The grave was called "the fast resting-place," and in the case of chiefs, "the house thatched with the leaves of the sandal wood," alluding to the custom of planting some tree with pretty foliage near the grave. There was no village burying-ground all preferred laying their dead among the ashes of their ancestors on their own particular ground. They carried the skulls of their dead from a land where they had been residing during war back to the graves of their fathers as soon as possible after peace was proclaimed. The grave was often dug close by the house. They made it about four feet deep, and after spreading it with mats, like a comfortable bed, there they placed the body with the head to the rising of the sun, and the feet to the west. With the body they deposited several things which may have been used during the person's illness, such as his clothing, his drinking-cup, and his bamboo pillow. The sticks used to answer the purpose of a pick-axe in digging the grave were also carefully buried with the body. Not that they thought these things of use to the dead; but it was supposed that if they were left and handled by others further disease and death would be the consequence. Other mats were spread over the body, on these a layer of white sand from the beach, and then they filled up the grave. The spot was marked by a little heap of stones a foot or two high. The grave of a chief was neatly built up in an oblong slanting form, about three feet high at the foot and four at the head. White stones or shells were intermixed with the top layer, and if it had been a noted warrior his grave might be surrounded with spears, or his club laid loosely on the top.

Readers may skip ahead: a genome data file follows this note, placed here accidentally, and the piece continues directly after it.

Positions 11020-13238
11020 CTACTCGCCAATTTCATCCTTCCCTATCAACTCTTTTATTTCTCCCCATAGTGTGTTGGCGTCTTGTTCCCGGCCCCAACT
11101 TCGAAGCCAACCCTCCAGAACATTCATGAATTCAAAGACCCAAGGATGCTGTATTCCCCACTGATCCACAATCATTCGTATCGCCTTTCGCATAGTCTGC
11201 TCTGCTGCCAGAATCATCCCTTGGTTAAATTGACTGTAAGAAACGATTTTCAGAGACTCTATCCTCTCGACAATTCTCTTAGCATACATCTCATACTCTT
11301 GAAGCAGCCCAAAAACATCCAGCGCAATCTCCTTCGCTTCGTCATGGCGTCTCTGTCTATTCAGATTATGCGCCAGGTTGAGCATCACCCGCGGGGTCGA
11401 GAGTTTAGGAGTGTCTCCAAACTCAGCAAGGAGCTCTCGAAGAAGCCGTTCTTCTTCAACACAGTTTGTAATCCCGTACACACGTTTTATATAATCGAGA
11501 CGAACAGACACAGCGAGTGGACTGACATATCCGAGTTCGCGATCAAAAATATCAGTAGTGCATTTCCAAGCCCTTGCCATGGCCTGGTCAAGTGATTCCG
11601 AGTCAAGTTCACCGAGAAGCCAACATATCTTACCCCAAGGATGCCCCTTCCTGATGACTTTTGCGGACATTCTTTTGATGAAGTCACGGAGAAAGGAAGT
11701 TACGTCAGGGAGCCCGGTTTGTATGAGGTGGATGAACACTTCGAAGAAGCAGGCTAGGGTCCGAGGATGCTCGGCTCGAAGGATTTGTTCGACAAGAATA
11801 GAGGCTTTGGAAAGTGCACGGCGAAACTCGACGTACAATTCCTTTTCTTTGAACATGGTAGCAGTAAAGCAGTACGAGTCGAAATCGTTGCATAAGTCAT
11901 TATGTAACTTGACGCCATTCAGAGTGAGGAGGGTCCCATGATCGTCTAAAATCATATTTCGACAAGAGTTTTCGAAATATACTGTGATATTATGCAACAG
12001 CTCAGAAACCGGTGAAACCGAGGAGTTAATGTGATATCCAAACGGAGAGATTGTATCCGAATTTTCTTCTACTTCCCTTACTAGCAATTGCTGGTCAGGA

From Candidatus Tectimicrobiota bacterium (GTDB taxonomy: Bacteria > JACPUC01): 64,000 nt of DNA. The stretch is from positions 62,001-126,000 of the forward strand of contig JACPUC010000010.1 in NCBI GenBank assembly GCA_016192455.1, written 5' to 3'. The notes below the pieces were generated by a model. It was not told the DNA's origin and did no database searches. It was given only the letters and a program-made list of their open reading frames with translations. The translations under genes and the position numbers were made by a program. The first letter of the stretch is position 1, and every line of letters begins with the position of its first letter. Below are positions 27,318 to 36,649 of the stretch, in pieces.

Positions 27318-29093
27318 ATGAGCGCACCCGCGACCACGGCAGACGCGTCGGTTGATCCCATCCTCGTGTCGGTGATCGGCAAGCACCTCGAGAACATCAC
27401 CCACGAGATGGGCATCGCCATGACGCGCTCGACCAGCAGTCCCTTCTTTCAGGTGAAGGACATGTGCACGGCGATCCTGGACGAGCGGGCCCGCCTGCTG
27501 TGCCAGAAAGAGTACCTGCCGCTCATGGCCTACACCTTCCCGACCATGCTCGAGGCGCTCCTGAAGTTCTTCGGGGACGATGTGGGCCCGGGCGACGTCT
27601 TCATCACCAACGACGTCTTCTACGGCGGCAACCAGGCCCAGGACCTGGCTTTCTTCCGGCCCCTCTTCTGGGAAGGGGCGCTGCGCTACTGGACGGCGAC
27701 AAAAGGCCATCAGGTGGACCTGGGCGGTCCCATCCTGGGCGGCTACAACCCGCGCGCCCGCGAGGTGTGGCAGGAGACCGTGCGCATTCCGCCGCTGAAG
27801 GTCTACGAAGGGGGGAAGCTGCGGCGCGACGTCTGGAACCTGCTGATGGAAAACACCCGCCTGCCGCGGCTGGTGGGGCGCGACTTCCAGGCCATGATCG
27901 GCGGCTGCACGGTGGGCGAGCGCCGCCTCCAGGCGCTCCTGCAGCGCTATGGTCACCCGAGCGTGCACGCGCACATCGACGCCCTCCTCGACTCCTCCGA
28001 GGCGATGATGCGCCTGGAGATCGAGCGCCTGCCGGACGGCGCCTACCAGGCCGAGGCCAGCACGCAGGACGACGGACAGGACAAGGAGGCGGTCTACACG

Embalming was known and practised with surprising skill in one particular family of chiefs. Unlike the Egyptian method, as described by Herodotus, it was performed in Samoa exclusively by women. The viscera being removed and buried, they, day after day, anointed the body with a mixture of oil and aromatic juices. To let the fluids escape, they continued to puncture the body all over with fine needles. In about two months the process of desiccation was completed. The hair, which had been cut and laid aside at the commencement of the operation, was now glued carefully on to the scalp by a resin from the bush. The abdomen was filled up with folds of native cloth; the body was wrapped up with the same material, and laid out on a mat, leaving the hands, face, and head exposed. A house was built for the purpose, and there the body was placed with a sheet of native cloth loosely thrown over it. Now and then the face was oiled with a mixture of scented oil and turmeric, and passing strangers were freely admitted to see the remains of the departed. Until about twenty years ago there were four bodies laid out in this way in a house belonging to the family to which we refer, viz. a chief, his wife, and two sons. They were laid on a platform raised on a double canoe. They must have been embalmed upwards of thirty years, and although thus exposed, they were in a remarkable state of preservation. They assigned no particular reason for this embalming, further than that it was the expression of their affection to keep the bodies of the departed still with them as if they were alive. None were allowed to dress them but a particular family of old ladies, who all died off; and, as there was a superstitious fear on the part of some, and an unwillingness on the part of others, to handle them, it was resolved at last to lay them underground.